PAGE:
MLB.com Columnist

Phil Rogers

5 things to watch for in Nationals-Cubs series

Weekend series could be preview of potential National League Division Series matchup

5 things to watch for in Nationals-Cubs series

CHICAGO -- For a little while there, it looked like this weekend's series would be capped by a Sunday conclusion worthy of a deciding Game 5 in the upcoming National League Division Series.

But as quickly as you could pencil in Max Scherzer vs. Jake Arrieta, it was time to pull out the eraser.

The matchup to finish the season series instead will be Gio Gonzalez vs. Jon Lester, with Scherzer and Arrieta not making their next starts until Monday, when the Nationals will be hosting the Marlins and the Cubs face the Giants at AT&T Park. Why the change?

The first thing that comes to mind is the teams are being cautious about giving each other another look at their big right-handers because they're almost certain to meet in the best-of-five NLDS if the Cubs hang on and win the NL Central. But that's not it.

Arrieta got pushed back because Joe Maddon has been using Lester every fifth day coming out of the All-Star break, which caused him to move ahead of Arrieta the last turn through the rotation. The Nats give Scherzer at least one extra day off because he left his last start with a stiff neck, supposedly because of an uncomfortable hotel pillow.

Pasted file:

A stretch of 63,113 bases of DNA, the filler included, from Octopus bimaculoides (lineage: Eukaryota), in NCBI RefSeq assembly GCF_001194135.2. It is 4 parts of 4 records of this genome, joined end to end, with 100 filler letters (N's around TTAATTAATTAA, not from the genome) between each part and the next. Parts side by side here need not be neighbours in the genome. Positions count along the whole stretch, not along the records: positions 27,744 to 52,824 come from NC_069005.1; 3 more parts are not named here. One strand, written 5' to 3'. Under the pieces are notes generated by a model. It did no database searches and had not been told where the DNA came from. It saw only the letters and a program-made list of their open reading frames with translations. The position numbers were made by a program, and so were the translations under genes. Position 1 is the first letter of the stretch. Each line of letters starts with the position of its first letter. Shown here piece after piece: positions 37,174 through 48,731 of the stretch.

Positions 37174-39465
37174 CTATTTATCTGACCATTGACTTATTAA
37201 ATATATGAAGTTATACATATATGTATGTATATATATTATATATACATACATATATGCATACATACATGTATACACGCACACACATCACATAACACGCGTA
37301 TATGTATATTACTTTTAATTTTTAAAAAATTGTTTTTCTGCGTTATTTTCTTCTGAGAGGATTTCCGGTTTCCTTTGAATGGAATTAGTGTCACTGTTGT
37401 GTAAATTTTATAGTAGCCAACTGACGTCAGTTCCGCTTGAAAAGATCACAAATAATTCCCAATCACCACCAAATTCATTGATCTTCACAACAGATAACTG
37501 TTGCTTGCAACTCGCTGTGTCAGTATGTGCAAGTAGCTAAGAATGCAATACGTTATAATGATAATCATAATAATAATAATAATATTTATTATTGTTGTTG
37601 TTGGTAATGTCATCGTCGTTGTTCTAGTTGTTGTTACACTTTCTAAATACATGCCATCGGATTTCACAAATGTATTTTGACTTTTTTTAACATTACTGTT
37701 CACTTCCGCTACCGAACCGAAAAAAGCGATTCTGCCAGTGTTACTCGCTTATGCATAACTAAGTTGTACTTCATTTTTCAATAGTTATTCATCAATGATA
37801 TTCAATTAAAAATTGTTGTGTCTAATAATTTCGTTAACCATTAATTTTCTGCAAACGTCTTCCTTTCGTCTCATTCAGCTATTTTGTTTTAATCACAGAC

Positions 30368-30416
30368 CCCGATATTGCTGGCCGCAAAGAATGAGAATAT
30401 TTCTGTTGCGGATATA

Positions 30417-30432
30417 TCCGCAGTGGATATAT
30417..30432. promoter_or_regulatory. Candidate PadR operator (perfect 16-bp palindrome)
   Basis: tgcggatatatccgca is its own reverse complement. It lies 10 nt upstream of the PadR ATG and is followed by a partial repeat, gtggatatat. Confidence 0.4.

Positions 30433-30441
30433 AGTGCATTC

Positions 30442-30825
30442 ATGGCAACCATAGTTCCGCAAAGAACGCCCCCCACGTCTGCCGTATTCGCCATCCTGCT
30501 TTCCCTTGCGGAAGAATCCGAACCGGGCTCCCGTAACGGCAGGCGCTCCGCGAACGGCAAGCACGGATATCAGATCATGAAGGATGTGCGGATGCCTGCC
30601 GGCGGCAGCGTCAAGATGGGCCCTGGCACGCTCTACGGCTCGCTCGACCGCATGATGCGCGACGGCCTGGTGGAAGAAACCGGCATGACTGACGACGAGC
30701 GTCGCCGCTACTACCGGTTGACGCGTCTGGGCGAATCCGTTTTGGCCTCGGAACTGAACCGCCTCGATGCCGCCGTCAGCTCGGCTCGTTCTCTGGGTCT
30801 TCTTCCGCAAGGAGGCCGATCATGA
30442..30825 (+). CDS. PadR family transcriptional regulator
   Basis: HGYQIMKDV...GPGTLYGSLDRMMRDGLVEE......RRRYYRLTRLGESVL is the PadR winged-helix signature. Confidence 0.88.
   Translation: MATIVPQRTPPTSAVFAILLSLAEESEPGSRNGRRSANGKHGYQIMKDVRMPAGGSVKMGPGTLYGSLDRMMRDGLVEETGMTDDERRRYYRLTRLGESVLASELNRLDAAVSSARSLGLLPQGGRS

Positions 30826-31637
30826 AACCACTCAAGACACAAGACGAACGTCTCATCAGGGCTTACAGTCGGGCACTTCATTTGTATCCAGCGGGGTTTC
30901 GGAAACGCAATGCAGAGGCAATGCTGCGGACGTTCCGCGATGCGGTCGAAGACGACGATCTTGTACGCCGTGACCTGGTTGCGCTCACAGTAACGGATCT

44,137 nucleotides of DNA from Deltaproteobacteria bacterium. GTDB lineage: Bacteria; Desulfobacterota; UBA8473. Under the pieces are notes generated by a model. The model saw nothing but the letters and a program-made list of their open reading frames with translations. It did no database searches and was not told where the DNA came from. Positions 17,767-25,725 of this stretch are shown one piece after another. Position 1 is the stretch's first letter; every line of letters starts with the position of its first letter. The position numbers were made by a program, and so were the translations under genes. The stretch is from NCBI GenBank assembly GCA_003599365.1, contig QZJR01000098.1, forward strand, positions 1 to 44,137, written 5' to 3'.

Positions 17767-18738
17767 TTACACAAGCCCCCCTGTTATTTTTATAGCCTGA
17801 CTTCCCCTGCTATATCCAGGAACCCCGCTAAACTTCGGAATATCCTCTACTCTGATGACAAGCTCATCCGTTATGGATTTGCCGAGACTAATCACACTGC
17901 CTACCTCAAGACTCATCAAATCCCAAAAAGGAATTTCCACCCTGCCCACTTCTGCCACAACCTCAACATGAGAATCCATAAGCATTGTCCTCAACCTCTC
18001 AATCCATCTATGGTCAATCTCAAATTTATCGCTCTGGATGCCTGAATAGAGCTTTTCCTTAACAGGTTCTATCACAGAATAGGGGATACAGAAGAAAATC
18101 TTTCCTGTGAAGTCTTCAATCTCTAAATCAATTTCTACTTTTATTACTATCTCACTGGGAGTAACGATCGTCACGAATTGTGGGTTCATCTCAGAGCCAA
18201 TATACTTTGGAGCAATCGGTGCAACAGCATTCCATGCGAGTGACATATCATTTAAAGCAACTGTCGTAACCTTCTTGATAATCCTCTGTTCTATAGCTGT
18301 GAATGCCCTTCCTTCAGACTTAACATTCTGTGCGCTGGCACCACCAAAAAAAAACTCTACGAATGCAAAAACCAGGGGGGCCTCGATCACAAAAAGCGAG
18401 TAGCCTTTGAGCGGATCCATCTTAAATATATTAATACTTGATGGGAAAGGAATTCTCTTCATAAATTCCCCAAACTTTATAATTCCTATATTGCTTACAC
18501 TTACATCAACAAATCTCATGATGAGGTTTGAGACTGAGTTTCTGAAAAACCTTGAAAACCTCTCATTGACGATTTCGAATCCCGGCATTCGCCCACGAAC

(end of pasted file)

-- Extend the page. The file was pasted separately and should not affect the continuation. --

Maddon says there's too much time left in the regular season to start manipulating his roster and his decision-making because the Cubs seem like they are headed to an October matchup with the Nationals. He says he's going to do everything he can to win every game, even if it means tipping his hand on a safety squeeze bunt or some other strategy he could use in the postseason.

"I think it's too early to nurture that type of thought for me,'' Maddon said. "It's just, 'Let's go play.' I'm sure [the Nats] would feel the same way.''

The teams split four games in Washington in late June, with the Cubs short-handed while Jason Heyward, Ben Zobrist and Kyle Hendricks recovered from injuries. The Cubs would love a sweep this weekend because it would widen their lead in the NL Central and cut into the current 6 1/2-game gap behind the Nationals, signaling a run for home-field advantage in the NLDS.

It should be a fun weekend. Here are the top 5 things to watch:

1. Is it possible that Nationals third baseman Anthony Rendon is really the best player on the field?
These are glittering rosters, with the Nats built around Bryce Harper, Daniel Murphy and Ryan Zimmerman and the Cubs countering with the Bryzzo brothers (Kris Bryant and Anthony Rizzo). But Rendon, who is in his fifth season and has never been to an All-Star Game, has the highest WAR on the two rosters (4.9 per Baseball Reference).

Rendon's solo home run

Rendon has been worth +6 Defensive Runs Saved this year (5 better than Bryant) while hitting .314./.419/.578 with 21 home runs thus far, matching the career high he set in 2014. He's on a roll, having gone 20-for-55 with five homers and 12 walks in 17 games since the All-Star break.

2. Can the Nationals match the Cubs' bullpen?